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How much spring nitrogen to apply? Pre-planting weather may provide a clue

An asian man stands in a corn field with a tool that is attached to a corn leave.
Ziyi Li analyzing leaf tissue in the field.

URBANA, Ill. –With the rising cost of nitrogen fertilizer and its impacts on air and water quality, University of Illinois researchers want to help farmers make more informed fertilizer rate decisions. Their latest modeling effort aims to do that by examining the role of pre-growing season weather on soil nitrogen dynamics and end-of-season corn yield.

“When farmers plant corn in spring, they already know what happened during the pre-growing season, from the previous fall to the spring. Unlike the upcoming growing season, which we can’t reliably forecast, we can use pre-growing season information to guide farmers to adjust their fertilizer application,” says Ziyi Li, doctoral researcher in the Department of Natural Resources and Environmental Sciences (NRES) at Illinois and lead author on the new study published in Field Crops Research.

Li’s model found wetter pre-growing seasons reduced soil nitrogen through leaching. With no added fertilizer in spring, a pre-season uptick in precipitation led to yield reductions between 5 and 14%. But with spring fertilizer applied at about 150 lb nitrogen per acre, the 2018 average rate in Illinois, heavy pre-season precipitation still dropped yield by 1-3%.

“In our analysis, we found applying more fertilizer can mitigate and even eliminate the yield loss induced by excess pre-growing-season precipitation. Based on our model, if an Illinois farmer applies 150 lb of nitrogen per acre, the 1-3% yield loss can be prevented by adding about 16 lb more nitrogen,” Li says.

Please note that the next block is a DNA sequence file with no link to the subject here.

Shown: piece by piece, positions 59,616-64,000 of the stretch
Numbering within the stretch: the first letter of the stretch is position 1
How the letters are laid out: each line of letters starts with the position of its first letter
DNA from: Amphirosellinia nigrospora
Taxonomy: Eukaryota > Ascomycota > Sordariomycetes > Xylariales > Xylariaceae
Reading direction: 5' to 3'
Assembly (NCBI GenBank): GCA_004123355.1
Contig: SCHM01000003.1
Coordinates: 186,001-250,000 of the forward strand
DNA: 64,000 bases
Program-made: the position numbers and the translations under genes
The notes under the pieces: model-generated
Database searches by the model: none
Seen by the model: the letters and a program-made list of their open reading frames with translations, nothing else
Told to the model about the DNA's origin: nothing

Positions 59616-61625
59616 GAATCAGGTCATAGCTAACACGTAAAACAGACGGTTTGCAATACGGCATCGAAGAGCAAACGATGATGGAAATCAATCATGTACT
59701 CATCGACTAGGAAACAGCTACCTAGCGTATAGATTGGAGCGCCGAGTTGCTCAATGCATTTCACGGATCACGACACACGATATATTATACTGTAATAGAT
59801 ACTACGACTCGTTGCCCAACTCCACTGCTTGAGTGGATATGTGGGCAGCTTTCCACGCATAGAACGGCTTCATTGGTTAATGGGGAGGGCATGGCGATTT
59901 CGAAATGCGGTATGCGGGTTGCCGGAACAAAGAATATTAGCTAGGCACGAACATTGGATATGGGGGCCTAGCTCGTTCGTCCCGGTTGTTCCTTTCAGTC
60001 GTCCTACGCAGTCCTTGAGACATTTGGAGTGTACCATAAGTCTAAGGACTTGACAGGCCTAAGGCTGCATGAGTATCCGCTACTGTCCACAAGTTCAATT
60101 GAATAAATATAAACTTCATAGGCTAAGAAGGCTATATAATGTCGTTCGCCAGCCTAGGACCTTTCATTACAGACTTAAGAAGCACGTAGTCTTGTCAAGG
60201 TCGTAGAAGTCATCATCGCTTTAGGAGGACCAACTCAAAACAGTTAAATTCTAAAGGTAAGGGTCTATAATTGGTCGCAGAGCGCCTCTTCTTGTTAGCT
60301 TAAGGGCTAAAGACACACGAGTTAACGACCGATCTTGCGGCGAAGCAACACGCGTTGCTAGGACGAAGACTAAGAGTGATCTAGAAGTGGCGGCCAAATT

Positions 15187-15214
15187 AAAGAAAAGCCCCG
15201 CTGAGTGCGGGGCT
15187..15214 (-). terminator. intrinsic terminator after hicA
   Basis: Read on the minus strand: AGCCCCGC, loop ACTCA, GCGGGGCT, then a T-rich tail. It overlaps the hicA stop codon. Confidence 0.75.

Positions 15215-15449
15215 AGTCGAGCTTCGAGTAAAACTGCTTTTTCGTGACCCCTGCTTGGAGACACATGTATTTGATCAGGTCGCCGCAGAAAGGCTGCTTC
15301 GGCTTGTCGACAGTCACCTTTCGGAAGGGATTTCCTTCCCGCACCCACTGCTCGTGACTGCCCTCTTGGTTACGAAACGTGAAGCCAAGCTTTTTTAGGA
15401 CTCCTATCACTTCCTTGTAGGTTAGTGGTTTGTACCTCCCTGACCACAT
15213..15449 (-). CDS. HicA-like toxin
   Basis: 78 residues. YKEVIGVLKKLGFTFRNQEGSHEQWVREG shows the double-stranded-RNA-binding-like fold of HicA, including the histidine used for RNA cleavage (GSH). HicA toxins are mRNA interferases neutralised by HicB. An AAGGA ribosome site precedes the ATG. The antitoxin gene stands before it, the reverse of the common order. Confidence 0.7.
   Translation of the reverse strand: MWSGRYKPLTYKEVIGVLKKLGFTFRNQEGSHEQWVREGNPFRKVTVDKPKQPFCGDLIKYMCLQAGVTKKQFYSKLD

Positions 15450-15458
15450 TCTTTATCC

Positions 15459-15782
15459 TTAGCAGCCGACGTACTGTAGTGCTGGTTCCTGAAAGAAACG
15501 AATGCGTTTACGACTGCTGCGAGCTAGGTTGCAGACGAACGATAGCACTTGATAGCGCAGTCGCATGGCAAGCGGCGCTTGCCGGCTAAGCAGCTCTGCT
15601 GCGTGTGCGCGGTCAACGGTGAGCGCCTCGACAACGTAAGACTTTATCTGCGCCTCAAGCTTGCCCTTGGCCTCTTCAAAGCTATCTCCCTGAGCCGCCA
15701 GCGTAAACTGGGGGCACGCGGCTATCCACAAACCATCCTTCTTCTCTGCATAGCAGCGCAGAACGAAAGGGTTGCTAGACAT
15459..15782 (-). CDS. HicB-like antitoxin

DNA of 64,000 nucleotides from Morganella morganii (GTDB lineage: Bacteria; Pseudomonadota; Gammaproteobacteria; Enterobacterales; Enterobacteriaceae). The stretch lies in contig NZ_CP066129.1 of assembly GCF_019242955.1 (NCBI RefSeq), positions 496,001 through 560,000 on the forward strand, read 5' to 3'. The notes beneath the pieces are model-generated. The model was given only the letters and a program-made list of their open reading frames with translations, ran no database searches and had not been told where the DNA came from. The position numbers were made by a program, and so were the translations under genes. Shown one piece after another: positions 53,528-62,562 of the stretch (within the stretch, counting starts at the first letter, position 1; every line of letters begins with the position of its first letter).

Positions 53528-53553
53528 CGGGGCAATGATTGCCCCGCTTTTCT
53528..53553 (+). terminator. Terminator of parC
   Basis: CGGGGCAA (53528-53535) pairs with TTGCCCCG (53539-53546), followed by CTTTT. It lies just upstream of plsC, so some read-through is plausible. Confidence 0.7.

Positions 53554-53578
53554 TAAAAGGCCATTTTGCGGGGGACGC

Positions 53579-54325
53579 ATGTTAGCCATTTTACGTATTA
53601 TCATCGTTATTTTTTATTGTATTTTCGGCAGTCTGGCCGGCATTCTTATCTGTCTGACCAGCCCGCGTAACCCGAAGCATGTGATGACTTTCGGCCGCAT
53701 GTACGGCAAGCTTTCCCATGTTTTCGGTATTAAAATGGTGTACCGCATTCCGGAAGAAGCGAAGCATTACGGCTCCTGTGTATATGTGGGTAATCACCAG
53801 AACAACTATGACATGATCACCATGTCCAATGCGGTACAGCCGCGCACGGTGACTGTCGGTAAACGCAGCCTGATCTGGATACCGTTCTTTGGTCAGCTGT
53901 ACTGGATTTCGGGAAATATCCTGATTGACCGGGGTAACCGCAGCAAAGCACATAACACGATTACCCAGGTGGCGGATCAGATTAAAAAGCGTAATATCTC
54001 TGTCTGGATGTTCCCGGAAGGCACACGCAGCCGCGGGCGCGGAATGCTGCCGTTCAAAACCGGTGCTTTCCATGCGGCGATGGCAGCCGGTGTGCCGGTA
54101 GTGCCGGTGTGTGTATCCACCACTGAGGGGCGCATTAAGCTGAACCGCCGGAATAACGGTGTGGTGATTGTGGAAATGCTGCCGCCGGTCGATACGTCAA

In colder-than-normal pre-growing seasons, soil inorganic nitrogen – and end-of-season yield – declined due to reduced soil microbial activity and enhanced leaching. But in this case, adding extra fertilizer in spring may not do much.

“The effects of cold pre-growing season temperatures on yield cannot be eliminated by adding additional fertilizer,” Li says. “That’s because the temperature not only affects the nitrogen content in soil, but also seems to limit early growth in ways that affect yield potential, even if weather returns to normal later.”

Read more from the College of Agricultural, Consumer & Environmental Sciences
The Department of Crop Sciences is in the College of Agricultural, Consumer and Environmental Sciences at the University of Illinois Urbana-Champaign.